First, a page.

Repercussion's upcoming Macbeth
NOT By Shakespeare
Or How to Succeed in Disrespecting Writers Without Really Trying
Last week I made a passing reference to the relative lawless nature of the non-professional world – how many community or school groups will alter the text of a show to suit logistical or artistic whims, both without consulting the author and without informing audiences of the changes. Sadly, this lack of artistic respect is not confined to the non-professional world: it can be prevalent in the professional theatre too.
To witness the most recent case of this, head on down to the Stratford Shakespeare Festival where at least two shows, to my knowledge, have been quietly changed. One is their gender-bending production of Richard III (actress Seana McKenna plays Richard); the other is Alan Jay Lerner and Frederick Lowe’s musical Camelot. In the case of Richard III, dialogue from Henry VI, Part III has been interpolated into the script. In Camelot, one song was cut while another was moved to the beginning of Act II.
The result is a production of Richard III that does not reflect Shakespeare’s script.
I won’t debate the artistic merits of any particular change, but I do take issue with the lack of acknowledgement. To find out why Stratford hasn’t been advertising the authorship of the changes, I went to Ann Swerdfager, the Publicity Director of Stratford. It seems clear that Stratford did not consider the changes significant. “There is no newly written work to assign authorship to,” said Ms. Swerdfager. “Nothing outside of normal dramaturgical work has occurred.”
I disagree with Ms. Swerdfager and I would suggest that the changes made to Richard III and Camelot do constitute the creation of a new work that is different than the ones left to us by Shakespeare, Lerner and Lowe. According to dramaturg Robert Blacker, changes to Richard III were done to help set up the references in Richard III’s opening speech (the famed “winter of our discontent” one). The result is a production of Richard III that does not reflect Shakespeare’s script. True, the interpolated lines were written by the Bard; but authorship of a play constitutes more than just dialogue. It also involves structure and style: as a writer, Shakespeare made a conscious artistic choice to open the play with Richard III’s speech. Altering the opening alters both the tone and style of the play; it is now structurally different than the play Shakespeare wrote.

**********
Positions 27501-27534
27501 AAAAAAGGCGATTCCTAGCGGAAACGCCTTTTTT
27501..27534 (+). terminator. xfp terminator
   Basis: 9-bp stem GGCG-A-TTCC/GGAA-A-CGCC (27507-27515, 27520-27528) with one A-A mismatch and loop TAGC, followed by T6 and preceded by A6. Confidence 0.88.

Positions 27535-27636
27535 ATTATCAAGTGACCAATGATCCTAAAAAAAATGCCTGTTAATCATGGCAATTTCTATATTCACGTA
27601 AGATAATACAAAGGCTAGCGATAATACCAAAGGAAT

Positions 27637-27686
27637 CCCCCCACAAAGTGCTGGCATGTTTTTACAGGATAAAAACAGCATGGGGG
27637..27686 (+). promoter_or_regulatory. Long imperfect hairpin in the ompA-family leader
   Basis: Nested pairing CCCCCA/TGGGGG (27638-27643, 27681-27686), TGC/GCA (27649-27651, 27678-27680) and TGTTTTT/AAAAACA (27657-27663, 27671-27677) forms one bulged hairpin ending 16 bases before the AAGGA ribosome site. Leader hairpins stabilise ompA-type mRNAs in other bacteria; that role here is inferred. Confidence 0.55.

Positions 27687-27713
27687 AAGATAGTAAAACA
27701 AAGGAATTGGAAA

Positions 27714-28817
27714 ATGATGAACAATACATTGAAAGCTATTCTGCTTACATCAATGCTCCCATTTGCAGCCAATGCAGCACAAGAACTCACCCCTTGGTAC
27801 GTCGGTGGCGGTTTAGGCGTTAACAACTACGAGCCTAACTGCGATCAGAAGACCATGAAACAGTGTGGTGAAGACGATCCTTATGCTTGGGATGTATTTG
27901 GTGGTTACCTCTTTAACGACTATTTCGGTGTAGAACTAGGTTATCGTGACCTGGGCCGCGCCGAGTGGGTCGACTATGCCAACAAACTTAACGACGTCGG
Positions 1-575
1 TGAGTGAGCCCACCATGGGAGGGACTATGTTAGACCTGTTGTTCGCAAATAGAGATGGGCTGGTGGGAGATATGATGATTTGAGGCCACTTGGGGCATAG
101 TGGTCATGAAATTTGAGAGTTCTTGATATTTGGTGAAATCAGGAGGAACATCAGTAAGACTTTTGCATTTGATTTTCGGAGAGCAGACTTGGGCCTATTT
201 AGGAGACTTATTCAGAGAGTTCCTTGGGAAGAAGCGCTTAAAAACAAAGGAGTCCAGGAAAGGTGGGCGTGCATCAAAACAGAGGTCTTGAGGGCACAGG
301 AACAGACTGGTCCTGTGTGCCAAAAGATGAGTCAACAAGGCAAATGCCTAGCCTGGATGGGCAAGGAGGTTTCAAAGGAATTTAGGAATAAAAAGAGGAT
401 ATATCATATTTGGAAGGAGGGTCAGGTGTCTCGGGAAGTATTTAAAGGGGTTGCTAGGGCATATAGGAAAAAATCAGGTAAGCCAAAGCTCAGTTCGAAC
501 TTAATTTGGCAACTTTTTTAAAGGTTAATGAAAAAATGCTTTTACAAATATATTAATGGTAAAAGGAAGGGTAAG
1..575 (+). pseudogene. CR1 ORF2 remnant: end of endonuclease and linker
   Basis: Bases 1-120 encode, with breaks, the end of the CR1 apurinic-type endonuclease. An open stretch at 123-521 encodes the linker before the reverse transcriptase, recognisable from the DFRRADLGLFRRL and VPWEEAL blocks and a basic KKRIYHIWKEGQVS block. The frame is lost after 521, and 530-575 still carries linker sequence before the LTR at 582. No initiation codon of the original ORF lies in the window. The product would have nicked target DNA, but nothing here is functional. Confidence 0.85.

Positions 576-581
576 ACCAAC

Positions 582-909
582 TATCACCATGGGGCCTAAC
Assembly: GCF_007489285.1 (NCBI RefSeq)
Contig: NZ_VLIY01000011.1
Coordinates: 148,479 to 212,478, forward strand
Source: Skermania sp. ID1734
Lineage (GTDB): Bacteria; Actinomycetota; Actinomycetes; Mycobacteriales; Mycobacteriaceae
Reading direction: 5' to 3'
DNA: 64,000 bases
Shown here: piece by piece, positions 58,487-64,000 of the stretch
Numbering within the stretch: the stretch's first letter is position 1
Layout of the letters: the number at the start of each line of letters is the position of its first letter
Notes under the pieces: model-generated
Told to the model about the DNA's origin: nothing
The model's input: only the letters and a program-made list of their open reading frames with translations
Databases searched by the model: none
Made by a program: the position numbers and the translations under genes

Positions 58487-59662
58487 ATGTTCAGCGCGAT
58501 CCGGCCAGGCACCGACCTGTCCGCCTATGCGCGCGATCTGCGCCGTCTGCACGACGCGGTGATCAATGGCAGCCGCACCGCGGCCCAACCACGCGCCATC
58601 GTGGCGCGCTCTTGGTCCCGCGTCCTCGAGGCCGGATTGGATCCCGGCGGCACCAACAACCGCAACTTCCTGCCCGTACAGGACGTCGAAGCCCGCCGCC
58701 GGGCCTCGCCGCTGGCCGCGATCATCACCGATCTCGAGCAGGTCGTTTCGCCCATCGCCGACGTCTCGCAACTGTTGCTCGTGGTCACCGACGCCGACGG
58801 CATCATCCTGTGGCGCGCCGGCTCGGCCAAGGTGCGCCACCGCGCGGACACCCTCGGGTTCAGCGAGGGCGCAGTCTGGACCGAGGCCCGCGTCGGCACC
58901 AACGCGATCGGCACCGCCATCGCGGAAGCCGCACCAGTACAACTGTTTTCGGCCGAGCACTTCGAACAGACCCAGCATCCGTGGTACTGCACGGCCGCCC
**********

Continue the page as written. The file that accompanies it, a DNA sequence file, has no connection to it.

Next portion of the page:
Shakespeare’s text has been adapted and altered, often without reference to exactly who is responsible.
I would hope we can agree that it is rankly disrespectful to alter an artist’s work and not inform the audience. Yet all materials advertising Richard III state the show is “by William Shakespeare”, a statement which has the distinction of being both true and false at the same time. Although scholars and Shakespeare fans will know there have been changes, audiences who don’t know Richard III will be unaware of the transformation. They will leave the theatre believing they have seen Shakespeare’s Richard III when they haven’t; they have seen an altered version.
|Montreal Shakespeare Theatre Company's|
upcoming Titus Andronicus
In attributing the new version to Shakespeare, Stratford is presenting an erroneous vision of both the play and it’s author. In the process, Stratford is contributing to a trend that is all too popular in the theatre world - for decades, Shakespeare’s text has been adapted and altered, often without reference to exactly who is responsible. Audiences flock to see Shakespeare and instead get a play the Bard may not have wanted us to see.